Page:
Our Greatest Wish, Our Greatest Fear

We, like most parents of an Autistic child, have always had but one simple wish for our son… that he could be normal, or at least, have a normal life. We look towards the future and all we see is heartache, sorrow, misery and solitude. Even at the age of 4, we could already see how hard it would be for Cameron to have friends, to socialize, to be normal enough so that he won’t be teased.

We don’t know if he’ll ever live on his own, we don’t know if he’ll ever have a girl friend… much less a wife or family.

There is just so much we fear for him that it literally keeps us up at night talking about it. We are powerless to do anything about it but still we stay awake at night wondering…. what can we do?

However, as I lay awake last night thinking about it yet again, I began to realize that my greatest wish of having him be normal, was also my greatest fear. What if Einstein truly was an Autistic person? What if Tesla was Autistic? How many great minds through out history have changed the world all due to the fact that their brains were simply wired differently than a ‘normal’ persons? And what if someone had made them normal?

I got to thinking about how every parent sees unlimited potential in that new baby the first time they hold it in their hands… that tiny little bundle of new life could change the world, with the proper guidance and support.  Then I got to thinking about how there are some truly amazing Autistic people in the world.

I would like to share some examples of current day brilliant Autistic people:

Temple Grandin.
This woman did not speak until she was four, and hated most of her childhood but eventually went on to finish college with a doctorate and is a successful scientist and public speaker. She has designed more than half of all the slaughter house systems in the US because her methods are more humane and more efficient. And if you doubt me, Time has picked her as one of the 100 most influential people of 2010.

Stephen Wiltshire
Stephen lives in a world of his own, very quiet, very alone. He didn’t say his first words until he was 5 but when he turned 11, he drew a perfect picture of the city of London after having flown over it only one time. Since then, he’s been named the ‘Human Camera’ because he can successfully draw every detail of any city he flies over. Here is some a video of him flying over, and then drawing Rome, right down to the number of windows and columns. You can read more about him here.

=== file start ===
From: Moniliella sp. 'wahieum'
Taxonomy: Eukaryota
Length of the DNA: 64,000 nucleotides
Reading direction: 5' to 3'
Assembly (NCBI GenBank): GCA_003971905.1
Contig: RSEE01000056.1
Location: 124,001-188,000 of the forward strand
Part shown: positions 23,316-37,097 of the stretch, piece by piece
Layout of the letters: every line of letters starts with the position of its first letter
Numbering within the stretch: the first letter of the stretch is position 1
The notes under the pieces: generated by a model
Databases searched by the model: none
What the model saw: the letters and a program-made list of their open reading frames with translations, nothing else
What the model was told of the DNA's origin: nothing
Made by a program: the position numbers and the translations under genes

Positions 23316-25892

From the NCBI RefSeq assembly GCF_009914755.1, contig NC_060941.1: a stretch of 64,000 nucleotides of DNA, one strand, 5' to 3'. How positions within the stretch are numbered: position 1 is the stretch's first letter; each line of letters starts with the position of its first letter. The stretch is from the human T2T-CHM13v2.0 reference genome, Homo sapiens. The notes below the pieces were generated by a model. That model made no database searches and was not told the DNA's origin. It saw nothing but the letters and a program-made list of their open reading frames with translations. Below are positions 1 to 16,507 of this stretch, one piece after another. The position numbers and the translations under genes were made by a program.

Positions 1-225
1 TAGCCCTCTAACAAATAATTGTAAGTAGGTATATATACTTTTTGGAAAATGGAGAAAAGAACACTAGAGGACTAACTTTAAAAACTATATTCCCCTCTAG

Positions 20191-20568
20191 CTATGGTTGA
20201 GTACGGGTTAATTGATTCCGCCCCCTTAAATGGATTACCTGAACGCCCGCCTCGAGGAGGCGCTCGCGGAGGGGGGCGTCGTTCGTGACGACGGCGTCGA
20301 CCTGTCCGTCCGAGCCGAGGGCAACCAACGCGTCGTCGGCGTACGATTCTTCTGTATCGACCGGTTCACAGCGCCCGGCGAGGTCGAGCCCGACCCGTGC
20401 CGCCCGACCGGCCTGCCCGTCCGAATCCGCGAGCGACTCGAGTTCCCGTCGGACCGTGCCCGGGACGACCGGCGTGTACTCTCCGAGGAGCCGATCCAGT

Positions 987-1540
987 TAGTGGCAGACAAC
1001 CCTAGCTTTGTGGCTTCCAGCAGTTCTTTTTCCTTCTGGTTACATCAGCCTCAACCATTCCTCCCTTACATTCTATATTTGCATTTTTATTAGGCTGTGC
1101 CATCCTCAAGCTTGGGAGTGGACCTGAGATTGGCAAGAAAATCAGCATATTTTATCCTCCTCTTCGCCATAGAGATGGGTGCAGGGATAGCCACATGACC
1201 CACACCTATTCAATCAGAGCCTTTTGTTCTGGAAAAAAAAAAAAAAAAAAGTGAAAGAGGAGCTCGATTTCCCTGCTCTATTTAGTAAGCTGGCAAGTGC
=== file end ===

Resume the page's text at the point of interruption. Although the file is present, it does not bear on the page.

You can read up on some more in this article and keep in mind, since Autism is still largely unknown to us, many others through out time could have been Autistic.

Now then, that brings me back to Cameron… if by some miracle, we found a way to make Cameron be ‘normal’, what might he be missing out on later in life. What might he have accomplished that we would be taking away from him.

I think back to the day I held him in my hands for the very first time and a whole world of potential and possibilities flowed through my mind, I thought he could grow up to be amazing! As he got older, he was compared to Einstein because of his delayed speech and I got to thinking… comparing him to Einstein, for better or worse, is really very amazing.

Now all I know is, if there’s greatness there, it can’t be forced or held back… only guided. And if it’s not there, that’s ok too. He’s already been compared to Einstein, that’s way better than I can say for myself.

I can’t wish for him to be normal and for him to be exceptional at the same time. That’s not fair to him, that’s not fair to me. He is who he is, and to me, he’s already very amazing.

About Stuart Duncan

My name is Stuart Duncan, creator of http://www.stuartduncan.name. My oldest son (Cameron) has Autism while my younger son (Tyler) does not.
I am a work from home web developer with a background in radio. I do my very best to stay educated and do what ever is necessary to ensure my children have the tools they need to thrive. I share my stories and experiences in an effort to further grow and strengthen the online Autism community and to promote Autism Understanding and Acceptance.

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